Archbishop Joseph Fiorenza issued a message of hope to hurricane survivors Sunday at a special mass and a service, urging them to lean on their faith during these trying times.
The archbishop of Galveston-Houston, where thousands of people have sought refuge since Hurricane Katrina ripped through the Gulf Coast last week, took part in a special multi-faith service at the Astrodome and celebrated a noon mass, specifically for hurricane survivors.
Even non-Catholic evacuees came to the mass, seeking comfort and a message of hope. Ronald Montegut, a non-Catholic, attended the mass with the archbishop. After listening to his homily and the choir, the 30-year-old told the Houston Chronicle that he was moved to tears.
Earlier that day, the archbishop joined Sheikh Mustafa Mahmoud of the Islamic Society of Greater Houston, Rabbi David Rosen of Congregation Beth Yeshurun and the Rev. William A. Lawson, former pastor of Wheeler Avenue Baptist Church, at the Astrodome in addressing the hurricane survivors.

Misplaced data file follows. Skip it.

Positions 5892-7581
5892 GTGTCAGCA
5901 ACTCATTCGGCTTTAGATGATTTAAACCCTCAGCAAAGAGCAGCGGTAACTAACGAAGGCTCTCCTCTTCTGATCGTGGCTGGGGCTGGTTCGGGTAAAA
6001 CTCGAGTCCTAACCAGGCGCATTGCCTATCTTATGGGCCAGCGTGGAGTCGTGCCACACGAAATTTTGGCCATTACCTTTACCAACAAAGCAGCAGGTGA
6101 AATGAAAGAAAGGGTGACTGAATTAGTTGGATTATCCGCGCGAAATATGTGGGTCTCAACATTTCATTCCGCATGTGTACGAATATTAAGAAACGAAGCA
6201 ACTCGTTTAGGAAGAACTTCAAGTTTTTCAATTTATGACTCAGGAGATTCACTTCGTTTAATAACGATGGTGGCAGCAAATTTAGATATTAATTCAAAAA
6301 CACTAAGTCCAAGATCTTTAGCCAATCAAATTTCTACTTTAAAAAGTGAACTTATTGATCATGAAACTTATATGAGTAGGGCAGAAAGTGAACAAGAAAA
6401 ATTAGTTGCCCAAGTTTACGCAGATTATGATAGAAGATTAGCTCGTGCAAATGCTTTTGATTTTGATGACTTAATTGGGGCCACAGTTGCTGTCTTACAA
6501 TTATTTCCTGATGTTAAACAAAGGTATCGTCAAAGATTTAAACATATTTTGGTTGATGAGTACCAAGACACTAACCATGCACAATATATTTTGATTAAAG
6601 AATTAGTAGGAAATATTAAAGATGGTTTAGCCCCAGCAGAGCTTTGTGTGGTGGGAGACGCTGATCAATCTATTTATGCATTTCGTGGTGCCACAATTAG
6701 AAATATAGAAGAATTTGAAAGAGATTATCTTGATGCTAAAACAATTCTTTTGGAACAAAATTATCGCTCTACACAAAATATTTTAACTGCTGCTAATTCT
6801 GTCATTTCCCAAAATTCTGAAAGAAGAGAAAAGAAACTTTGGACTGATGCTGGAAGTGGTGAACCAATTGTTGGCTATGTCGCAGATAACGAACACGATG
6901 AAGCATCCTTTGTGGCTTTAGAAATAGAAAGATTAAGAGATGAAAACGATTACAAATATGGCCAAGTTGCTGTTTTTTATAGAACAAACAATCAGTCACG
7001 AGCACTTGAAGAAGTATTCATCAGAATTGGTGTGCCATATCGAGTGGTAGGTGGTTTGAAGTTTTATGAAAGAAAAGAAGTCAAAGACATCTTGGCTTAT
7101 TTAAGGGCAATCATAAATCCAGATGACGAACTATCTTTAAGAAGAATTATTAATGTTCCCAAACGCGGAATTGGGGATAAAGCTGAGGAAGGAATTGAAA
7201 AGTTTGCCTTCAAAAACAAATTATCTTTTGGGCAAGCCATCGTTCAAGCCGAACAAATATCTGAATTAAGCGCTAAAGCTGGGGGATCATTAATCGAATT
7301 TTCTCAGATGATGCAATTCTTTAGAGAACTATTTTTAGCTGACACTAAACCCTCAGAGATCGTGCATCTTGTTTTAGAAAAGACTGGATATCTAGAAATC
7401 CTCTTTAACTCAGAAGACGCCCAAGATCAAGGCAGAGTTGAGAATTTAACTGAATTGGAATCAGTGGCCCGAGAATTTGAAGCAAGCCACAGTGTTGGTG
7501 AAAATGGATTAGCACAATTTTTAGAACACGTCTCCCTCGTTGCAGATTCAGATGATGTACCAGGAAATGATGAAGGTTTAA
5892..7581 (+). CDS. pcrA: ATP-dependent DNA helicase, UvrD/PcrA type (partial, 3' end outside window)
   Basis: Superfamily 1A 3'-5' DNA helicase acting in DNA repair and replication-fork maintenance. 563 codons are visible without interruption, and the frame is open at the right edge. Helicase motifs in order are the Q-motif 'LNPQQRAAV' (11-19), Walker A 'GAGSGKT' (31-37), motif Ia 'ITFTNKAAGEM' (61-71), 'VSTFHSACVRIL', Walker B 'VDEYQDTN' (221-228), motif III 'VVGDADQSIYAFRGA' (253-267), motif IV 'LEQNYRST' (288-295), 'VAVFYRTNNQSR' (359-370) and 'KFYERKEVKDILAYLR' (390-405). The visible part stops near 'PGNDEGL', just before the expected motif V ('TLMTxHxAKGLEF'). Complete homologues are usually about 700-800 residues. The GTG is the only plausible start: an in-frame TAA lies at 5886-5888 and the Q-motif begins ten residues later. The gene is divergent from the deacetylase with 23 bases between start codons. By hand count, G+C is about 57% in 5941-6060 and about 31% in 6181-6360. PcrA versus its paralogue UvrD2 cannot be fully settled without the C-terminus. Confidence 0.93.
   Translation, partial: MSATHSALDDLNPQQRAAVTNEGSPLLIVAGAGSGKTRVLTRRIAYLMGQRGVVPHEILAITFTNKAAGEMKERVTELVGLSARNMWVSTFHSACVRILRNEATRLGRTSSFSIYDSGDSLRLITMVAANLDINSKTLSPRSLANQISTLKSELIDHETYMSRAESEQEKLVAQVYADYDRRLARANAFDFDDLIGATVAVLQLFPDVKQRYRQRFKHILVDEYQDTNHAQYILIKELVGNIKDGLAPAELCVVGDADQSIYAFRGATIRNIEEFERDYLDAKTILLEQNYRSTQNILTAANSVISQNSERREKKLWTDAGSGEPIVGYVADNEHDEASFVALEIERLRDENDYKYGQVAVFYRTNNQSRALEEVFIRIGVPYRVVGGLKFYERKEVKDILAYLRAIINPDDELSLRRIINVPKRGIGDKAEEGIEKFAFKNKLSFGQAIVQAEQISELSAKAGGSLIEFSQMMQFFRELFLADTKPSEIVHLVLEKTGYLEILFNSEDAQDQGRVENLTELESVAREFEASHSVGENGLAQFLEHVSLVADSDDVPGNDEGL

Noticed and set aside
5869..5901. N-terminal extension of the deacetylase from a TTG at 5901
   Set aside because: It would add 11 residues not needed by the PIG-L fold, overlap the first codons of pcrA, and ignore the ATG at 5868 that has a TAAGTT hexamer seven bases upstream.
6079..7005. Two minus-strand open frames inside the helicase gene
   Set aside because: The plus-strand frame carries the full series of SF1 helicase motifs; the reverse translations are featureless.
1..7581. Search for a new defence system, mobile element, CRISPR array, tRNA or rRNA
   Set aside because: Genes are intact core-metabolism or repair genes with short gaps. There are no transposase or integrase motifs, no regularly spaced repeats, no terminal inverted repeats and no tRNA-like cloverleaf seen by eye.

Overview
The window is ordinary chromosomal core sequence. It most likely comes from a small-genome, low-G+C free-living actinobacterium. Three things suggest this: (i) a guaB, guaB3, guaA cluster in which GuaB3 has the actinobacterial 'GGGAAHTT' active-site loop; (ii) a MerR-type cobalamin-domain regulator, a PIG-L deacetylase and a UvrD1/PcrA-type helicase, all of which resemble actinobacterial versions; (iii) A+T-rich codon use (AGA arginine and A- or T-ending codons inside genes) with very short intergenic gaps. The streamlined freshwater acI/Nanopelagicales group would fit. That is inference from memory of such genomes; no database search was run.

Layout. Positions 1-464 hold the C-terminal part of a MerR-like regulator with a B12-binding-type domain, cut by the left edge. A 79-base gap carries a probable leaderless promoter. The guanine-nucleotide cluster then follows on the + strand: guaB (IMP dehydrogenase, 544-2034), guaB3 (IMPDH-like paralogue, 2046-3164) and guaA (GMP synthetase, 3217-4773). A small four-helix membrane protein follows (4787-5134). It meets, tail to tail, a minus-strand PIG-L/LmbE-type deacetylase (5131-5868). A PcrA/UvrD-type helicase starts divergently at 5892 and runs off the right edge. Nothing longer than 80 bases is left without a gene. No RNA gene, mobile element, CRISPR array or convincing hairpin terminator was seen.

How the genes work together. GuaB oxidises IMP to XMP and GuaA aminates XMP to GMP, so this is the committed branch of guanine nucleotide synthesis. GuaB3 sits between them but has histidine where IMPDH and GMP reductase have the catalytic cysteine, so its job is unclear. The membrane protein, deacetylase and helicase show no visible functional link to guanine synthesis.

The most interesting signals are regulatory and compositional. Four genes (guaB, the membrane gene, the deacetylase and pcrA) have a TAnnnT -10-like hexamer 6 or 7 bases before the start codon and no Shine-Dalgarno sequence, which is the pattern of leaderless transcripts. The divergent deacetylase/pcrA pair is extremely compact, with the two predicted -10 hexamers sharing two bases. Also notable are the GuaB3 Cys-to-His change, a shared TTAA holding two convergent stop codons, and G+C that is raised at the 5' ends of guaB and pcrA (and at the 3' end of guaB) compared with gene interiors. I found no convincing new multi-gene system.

"We are strong people of faith, and I know you can, you will, conquer all of these things," Archbishop Fiorenza told the people.
Emelda Miller of New Orleans told the Chronicle that the service reminded her that God has not forgotten them.
Faith and church communities have played a significant role in helping evacuees overcome their grief and shock and in restoring their sense of hope and dignity. And, it seems, Christians are not paying any heed to denominational boundaries.
Barbara Dowling, a Catholic, has been welcomed by the Houston's First Baptist Church. Though skeptical about going to there at first, she told the Chronicle that she has found both help and comfort there.